Research Article  |   February 2011
Script Training Treatment for Adults With Apraxia of Speech
Author Affiliations & Notes
  • Scott R. Youmans
    Long Island University, Brooklyn, NY
  • Adrienne B. Hancock
    George Washington University, Washington, DC
  • Contact author: Gina Youmans, Long Island University, Department of Communication Sciences and Disorders, 1 University Plaza, Brooklyn, NY 11210. E-mail: gina.youmans@liu.edu.
Speech, Voice & Prosodic Disorders / Apraxia of Speech & Childhood Apraxia of Speech / Speech, Voice & Prosody / Research Article
Research Article   |   February 2011
Script Training Treatment for Adults With Apraxia of Speech
American Journal of Speech-Language Pathology February 2011, Vol.20, 23-37. doi:10.1044/1058-0360(2010/09-0085)
History: Accepted 19 Aug 2010 , Received 03 Sep 2009 , Revised 19 Mar 2010
American Journal of Speech-Language Pathology February 2011, Vol.20, 23-37. doi:10.1044/1058-0360(2010/09-0085)
History: Accepted 19 Aug 2010 , Received 03 Sep 2009 , Revised 19 Mar 2010

Purpose: Outcomes of script training for individuals with apraxia of speech (AOS) and mild anomic aphasia were investigated. Script training is a functional treatment that has been successful for individuals with aphasia but has not been applied to individuals with AOS. Principles of motor learning were incorporated into training to promote long-term retention of scripts.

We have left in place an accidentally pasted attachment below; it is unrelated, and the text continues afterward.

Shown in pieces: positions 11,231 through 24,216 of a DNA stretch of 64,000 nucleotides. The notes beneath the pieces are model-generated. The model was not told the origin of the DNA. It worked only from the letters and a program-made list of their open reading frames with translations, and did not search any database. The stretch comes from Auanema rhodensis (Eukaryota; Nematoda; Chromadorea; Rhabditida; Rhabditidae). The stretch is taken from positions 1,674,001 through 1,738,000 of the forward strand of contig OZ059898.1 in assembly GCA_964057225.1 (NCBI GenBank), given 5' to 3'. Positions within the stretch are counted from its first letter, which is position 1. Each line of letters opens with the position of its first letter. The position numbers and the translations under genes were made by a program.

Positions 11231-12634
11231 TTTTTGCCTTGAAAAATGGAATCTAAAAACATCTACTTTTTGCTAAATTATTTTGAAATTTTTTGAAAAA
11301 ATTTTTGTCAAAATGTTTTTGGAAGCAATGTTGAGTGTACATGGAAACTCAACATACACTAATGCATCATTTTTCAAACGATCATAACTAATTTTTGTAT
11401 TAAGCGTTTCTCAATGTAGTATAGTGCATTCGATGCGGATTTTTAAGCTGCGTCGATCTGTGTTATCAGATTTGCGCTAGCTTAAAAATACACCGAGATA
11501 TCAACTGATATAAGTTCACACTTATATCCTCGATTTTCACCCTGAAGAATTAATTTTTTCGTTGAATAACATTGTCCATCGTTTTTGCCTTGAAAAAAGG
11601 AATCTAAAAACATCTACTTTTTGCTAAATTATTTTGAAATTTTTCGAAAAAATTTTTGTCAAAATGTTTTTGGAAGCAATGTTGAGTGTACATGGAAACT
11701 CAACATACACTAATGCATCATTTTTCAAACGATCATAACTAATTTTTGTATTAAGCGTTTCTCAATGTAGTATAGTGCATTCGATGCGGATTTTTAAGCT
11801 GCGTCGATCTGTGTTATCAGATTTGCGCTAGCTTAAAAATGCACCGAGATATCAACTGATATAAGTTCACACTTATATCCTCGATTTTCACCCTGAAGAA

Method: Three individuals with AOS completed script training. A multiple-baseline, across-behaviors design examined acquisition of client-selected scripts. Errors and speaking rates were also analyzed. Random practice and delayed feedback were incorporated into training to promote motor learning. Probes for long-term retention were elicited up to 6 months after treatment.

Results: All clients successfully acquired their scripts, and probes demonstrated script retention 6 months after treatment. Errors generally decreased but remained variable even during maintenance and retention probes. Speaking rate increased for 2 clients but also remained variable.

Conclusions: Script training was successful and functional for clients with AOS. Clients reported increased confidence, speaking ease, and speech naturalness. Although scripts did not become errorless, clients retained their scripts and reported using them frequently. Whether principles of motor learning may have promoted the long-term retention of scripts exhibited by participants must be determined through future research.

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